A possible future NorthStar could be the development of peroperative molecular imaging, a technique that is still in phase I trials currently, and could improve lung nodules’ detection (18). One limitation of both techniques is the nodule depth from the lung surface.
Between 2012 and 2018, we operated 168 patients of suspected pulmonary metastectomy, 161 of them by minimally invasive approaches (RATS and VATS). Twenty-four of which (14.9%) were re-operated for contralateral metastases or ipsilateral recurrence over the same period of time.
Of those operated by VATS the majority had wedge resections. In our practice, we prefer using a robot-assisted technique notably when it comes to segmentectomy, the robot helps us achieve precise dissections, and visualize the intersegmental plane by using indocyanine green.
Only 3 lobectomies and 4 multiple wedges resections were performed by thoracotomy (Figure 2).
In terms of lymphadenectomy, we do selective lymph nodes dissections in the case of lobectomies and segmentectomies only.
The number of patients operated by RATS for lung metastases was (n=55) (34 males, and 20 females; 1 bilaterally). All of the aforementioned population had previous history of cancer median age was 65 years. Surgical resections were in the forms of single wedge (n=5), multiple wedges (n=3), segmentectomies (n=30), and lobectomies (n=17). Pleural dye marking alone was used in 3 wedge resections. We started having access to 3D lung modeling in 2017, this technique was used in 11 out of the 15 segmentectomies we operated since then. Four of which had combined pleural dye marking in order to have good margins mainly because the target lesion was close to the intersegmental plane.
Mean duration of stay is 5.3 days. Rate of surgical complications was 20.7% as follows: seven grade I, three grade II, and one grade III (recurrent nerve paralysis) complications. In other words, 90.9% of the complications are classed under grade I and II according to Dindo’s classification.
In 54 patients, resection margins were R0. The only incomplete resection occurred in the case of segmentectomy for renal cell carcinoma where the bronchial limits were R1.
Final histopathological analysis of the lesions showed benign lesions (n=6), primitive lung cancer (n=5), breast cancer (n=1), colon cancer (n=14), renal cancers (kidney, testicular and bladder) (n=17), laryngeal cancer (n=2), melanoma (n=2), sarcoma (n=5), pancreatic cancer (n=1), thyroid cancer (n=2) (Figure 3).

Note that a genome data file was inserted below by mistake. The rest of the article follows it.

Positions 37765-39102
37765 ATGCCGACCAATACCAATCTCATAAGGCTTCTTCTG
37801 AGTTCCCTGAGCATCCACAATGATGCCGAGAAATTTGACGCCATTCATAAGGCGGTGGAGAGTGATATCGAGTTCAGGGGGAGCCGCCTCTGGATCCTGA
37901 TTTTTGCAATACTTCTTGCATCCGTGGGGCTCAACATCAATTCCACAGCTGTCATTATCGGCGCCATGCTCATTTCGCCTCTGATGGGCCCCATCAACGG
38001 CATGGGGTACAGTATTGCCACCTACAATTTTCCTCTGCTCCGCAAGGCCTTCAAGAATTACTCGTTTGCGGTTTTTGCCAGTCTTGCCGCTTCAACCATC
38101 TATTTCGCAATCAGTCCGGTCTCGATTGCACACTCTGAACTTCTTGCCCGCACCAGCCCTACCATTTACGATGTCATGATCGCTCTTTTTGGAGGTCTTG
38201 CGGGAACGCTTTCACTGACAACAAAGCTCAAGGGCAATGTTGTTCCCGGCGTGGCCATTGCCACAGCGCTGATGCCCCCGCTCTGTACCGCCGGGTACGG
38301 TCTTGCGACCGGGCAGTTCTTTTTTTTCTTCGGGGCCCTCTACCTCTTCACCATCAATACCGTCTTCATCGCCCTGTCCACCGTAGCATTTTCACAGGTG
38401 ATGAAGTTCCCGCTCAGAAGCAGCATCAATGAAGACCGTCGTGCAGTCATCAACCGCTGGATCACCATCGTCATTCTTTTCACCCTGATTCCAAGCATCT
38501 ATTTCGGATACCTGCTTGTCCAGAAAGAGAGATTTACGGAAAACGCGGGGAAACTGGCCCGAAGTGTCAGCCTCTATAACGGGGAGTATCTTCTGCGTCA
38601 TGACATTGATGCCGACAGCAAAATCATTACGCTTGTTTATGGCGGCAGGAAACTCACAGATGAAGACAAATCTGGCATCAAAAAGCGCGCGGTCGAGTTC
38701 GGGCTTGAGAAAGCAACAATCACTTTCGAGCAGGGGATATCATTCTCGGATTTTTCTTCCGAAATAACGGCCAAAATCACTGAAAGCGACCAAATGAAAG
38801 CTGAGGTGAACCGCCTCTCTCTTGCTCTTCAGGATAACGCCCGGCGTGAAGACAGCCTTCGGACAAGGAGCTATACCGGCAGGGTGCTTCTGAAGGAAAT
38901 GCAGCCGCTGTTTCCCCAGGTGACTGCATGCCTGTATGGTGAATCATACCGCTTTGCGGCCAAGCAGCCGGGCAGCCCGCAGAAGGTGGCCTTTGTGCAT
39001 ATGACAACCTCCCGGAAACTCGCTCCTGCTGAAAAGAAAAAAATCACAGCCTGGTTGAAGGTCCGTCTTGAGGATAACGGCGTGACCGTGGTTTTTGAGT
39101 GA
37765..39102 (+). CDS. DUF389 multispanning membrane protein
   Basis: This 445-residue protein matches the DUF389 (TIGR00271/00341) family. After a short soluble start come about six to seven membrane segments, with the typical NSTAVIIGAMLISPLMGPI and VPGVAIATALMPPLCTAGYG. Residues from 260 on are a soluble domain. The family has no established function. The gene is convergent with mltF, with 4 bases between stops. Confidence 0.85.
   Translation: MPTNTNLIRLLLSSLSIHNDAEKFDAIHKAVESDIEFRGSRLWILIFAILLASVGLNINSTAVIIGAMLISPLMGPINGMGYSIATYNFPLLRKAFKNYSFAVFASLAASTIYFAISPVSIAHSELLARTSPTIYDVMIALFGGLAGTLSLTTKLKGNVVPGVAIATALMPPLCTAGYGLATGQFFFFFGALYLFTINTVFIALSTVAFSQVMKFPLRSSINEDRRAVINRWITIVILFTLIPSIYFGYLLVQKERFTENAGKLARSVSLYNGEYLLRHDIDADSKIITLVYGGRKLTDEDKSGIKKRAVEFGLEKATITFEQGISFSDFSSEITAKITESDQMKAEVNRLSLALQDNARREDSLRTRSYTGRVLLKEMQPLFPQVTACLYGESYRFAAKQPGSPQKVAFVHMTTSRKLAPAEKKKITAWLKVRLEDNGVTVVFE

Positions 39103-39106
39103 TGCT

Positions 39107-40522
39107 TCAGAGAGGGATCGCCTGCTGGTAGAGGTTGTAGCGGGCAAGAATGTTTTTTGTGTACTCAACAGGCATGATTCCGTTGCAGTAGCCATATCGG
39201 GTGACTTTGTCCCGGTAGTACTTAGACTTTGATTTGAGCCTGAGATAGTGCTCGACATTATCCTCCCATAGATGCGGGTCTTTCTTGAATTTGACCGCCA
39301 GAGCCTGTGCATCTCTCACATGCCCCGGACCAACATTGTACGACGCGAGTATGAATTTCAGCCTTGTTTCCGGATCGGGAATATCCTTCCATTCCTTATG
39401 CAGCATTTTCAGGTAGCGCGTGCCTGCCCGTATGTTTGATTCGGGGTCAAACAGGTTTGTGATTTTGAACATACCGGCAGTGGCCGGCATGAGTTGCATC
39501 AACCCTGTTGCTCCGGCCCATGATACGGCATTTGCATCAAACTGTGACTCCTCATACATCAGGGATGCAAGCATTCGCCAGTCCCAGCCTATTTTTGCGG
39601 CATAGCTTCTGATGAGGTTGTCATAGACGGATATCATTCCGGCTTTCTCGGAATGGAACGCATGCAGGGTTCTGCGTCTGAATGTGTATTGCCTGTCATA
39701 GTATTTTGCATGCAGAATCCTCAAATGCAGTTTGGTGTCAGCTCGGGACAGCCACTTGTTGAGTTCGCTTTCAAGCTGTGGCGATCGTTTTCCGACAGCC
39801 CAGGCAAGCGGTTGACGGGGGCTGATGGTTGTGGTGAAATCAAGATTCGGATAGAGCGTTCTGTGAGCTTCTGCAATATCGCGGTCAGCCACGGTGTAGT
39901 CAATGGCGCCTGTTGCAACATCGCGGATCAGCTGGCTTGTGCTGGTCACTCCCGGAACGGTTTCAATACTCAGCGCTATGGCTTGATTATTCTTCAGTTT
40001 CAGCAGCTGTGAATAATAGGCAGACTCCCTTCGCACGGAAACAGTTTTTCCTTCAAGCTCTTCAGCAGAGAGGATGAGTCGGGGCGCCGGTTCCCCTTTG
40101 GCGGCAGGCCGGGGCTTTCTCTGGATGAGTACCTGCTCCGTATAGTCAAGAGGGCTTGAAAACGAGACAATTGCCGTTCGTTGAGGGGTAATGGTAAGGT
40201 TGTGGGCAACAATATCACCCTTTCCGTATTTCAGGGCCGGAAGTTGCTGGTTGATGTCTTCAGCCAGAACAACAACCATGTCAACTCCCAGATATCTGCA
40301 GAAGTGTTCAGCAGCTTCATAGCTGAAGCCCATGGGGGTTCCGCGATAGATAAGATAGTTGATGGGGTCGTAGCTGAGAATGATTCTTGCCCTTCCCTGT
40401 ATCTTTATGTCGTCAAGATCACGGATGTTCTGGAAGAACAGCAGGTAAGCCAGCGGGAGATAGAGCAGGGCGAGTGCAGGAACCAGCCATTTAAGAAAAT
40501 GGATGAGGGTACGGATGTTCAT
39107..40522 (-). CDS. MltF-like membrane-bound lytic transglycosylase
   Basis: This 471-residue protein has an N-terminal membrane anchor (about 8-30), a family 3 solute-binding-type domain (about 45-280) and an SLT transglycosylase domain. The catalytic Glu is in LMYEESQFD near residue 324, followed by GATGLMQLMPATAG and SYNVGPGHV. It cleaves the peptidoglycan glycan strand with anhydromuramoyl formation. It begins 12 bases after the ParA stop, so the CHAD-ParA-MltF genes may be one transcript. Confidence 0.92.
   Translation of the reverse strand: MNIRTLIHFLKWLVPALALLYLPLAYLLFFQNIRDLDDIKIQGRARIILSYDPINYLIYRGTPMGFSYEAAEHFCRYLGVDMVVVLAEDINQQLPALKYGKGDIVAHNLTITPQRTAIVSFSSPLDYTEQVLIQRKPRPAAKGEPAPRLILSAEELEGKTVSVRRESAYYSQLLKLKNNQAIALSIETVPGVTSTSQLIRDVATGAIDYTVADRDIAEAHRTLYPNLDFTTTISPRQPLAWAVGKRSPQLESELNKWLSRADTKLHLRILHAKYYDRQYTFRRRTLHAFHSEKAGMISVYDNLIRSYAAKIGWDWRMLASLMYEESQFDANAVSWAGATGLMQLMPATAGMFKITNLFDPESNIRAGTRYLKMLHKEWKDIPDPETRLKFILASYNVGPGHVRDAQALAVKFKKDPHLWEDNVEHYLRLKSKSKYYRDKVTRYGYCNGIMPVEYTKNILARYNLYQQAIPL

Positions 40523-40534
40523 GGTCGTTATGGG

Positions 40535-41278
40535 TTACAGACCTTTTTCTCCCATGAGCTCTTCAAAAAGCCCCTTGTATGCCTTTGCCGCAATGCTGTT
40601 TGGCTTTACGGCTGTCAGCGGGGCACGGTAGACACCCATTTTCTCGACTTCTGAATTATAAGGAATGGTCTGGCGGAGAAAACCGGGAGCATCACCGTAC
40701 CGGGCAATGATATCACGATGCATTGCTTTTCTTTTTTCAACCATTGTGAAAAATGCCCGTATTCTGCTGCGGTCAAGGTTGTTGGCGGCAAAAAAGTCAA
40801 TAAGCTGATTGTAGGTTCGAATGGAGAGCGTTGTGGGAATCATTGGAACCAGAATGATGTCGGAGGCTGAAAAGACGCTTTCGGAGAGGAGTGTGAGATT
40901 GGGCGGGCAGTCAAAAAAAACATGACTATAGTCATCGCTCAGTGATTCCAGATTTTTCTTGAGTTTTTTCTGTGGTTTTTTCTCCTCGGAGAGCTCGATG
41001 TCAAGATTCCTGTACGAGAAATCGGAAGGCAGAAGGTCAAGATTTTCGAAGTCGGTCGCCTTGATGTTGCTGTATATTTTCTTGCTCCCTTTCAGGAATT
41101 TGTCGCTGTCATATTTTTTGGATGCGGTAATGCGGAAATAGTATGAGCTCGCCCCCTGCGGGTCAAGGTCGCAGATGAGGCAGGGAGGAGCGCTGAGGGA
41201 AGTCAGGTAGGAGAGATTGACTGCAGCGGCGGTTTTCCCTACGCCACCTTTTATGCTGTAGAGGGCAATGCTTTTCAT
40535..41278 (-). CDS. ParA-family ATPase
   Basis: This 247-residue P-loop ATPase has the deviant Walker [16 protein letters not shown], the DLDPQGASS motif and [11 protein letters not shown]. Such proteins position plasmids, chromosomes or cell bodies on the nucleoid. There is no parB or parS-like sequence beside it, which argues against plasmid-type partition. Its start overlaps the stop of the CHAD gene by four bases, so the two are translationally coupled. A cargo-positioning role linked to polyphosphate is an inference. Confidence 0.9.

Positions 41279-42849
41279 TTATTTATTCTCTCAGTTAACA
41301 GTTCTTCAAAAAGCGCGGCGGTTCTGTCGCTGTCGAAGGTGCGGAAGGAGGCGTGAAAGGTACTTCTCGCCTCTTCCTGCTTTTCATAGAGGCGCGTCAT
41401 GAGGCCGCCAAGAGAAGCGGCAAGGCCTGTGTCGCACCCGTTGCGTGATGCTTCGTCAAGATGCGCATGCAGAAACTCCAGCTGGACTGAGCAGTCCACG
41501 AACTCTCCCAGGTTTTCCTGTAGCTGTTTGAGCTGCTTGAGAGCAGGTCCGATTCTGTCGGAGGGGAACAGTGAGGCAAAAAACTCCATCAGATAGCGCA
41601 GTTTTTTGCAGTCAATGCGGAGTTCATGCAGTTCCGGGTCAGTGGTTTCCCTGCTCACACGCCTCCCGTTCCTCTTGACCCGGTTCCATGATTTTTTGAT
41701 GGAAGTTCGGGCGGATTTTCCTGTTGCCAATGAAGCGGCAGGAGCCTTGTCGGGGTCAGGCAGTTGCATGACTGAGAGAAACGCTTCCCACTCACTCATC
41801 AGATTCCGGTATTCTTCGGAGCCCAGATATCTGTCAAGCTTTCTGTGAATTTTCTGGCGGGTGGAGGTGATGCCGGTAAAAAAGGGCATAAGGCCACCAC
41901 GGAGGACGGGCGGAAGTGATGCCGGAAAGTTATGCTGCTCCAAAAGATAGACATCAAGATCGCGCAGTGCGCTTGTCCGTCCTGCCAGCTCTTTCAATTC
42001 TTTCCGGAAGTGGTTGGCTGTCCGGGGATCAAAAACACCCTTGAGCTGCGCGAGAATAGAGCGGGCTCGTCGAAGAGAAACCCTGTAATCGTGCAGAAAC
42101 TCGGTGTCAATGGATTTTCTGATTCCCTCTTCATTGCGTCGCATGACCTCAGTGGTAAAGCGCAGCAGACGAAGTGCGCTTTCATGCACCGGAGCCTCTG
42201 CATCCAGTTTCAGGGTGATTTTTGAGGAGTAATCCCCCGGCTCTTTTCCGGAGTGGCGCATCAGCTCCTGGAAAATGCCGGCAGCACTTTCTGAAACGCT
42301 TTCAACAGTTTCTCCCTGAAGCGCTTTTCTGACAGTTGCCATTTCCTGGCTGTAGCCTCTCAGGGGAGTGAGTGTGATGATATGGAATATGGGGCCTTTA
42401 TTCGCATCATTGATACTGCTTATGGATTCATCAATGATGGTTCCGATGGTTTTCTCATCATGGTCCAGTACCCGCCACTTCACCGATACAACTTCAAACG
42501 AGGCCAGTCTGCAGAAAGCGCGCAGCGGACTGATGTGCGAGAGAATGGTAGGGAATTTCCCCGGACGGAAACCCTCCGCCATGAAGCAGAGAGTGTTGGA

It’s noteworthy to say that 9% of the patients we thought having secondary lung metastases, turned out to have a primitive lung cancer, and almost 11% to have benign lesions. This in fact, changes the whole management strategy, and could be an additional argument for going for surgery.
Lung metastectomy by robot-assisted thoracic surgical approach is feasible and safe, the robot’s freedom of movement and high definition may facilitate the surgeon’s mission notably when it comes to sublobar resections. In our opinion, preoperative planning and multimodal navigation (3D models’ integration into the robot, endobronchial methylene blue, and indocyanine green) remain the key behind a successful R0 surgery specially for deep lesions necessitating segmentectomy. One must keep in mind that complete resection is the oncologic cornerstone of this kind of surgery, thus we need not to hesitate if thoracotomy is required to achieve that.
We highly acknowledge the contribution of our database manager, Mr. Mbadinga Frankie, without whom, this work would have been more difficult to achieve. We also express our gratitude to Dr. Raghda Majeed for her help in proof reading this article.
Conflicts of Interest: Prof. Baste is proctor for intuitive surgery. The other authors have no conflicts of interest to declare.
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Cite this article as: Sarsam M, Peillon C, Baste JM. Robotic pulmonary metastasectomy using precision multimodal surgical navigation. J Vis Surg 2019;5:53.